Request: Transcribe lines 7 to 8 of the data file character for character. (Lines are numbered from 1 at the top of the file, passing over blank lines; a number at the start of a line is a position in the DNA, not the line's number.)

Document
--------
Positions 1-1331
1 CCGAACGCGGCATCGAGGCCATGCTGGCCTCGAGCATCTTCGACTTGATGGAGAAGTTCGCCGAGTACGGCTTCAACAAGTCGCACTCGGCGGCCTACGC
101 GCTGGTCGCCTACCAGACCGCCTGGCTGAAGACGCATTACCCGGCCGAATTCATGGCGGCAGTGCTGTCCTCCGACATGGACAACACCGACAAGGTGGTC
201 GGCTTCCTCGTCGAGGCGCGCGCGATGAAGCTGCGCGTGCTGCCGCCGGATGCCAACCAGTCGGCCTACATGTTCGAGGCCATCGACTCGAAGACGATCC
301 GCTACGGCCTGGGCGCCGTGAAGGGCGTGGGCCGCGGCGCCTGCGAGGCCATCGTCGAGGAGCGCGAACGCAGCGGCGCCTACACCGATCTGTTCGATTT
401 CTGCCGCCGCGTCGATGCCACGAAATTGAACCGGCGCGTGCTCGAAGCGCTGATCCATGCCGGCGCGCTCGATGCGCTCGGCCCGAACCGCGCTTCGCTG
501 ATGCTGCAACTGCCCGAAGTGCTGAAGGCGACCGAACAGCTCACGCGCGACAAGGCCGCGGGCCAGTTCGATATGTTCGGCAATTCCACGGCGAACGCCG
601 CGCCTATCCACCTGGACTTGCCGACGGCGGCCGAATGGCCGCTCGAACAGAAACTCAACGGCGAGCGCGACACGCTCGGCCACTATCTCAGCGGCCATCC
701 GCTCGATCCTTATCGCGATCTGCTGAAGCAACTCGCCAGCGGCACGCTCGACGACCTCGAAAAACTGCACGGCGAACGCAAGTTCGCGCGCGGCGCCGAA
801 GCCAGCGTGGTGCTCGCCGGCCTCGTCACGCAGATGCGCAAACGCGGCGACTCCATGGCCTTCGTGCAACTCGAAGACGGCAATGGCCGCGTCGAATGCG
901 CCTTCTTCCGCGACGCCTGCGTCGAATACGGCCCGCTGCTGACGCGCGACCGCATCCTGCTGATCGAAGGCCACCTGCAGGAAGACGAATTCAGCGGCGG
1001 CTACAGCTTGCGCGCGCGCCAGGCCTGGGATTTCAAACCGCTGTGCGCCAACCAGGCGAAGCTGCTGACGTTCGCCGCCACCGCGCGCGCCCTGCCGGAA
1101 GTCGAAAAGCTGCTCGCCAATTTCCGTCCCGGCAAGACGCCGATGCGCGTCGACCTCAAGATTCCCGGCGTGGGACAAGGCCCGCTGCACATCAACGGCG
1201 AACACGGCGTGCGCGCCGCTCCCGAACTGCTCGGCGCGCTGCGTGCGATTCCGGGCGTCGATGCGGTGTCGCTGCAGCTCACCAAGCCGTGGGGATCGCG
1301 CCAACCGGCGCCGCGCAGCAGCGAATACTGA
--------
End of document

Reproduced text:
501 ATGCTGCAACTGCCCGAAGTGCTGAAGGCGACCGAACAGCTCACGCGCGACAAGGCCGCGGGCCAGTTCGATATGTTCGGCAATTCCACGGCGAACGCCG
601 CGCCTATCCACCTGGACTTGCCGACGGCGGCCGAATGGCCGCTCGAACAGAAACTCAACGGCGAGCGCGACACGCTCGGCCACTATCTCAGCGGCCATCC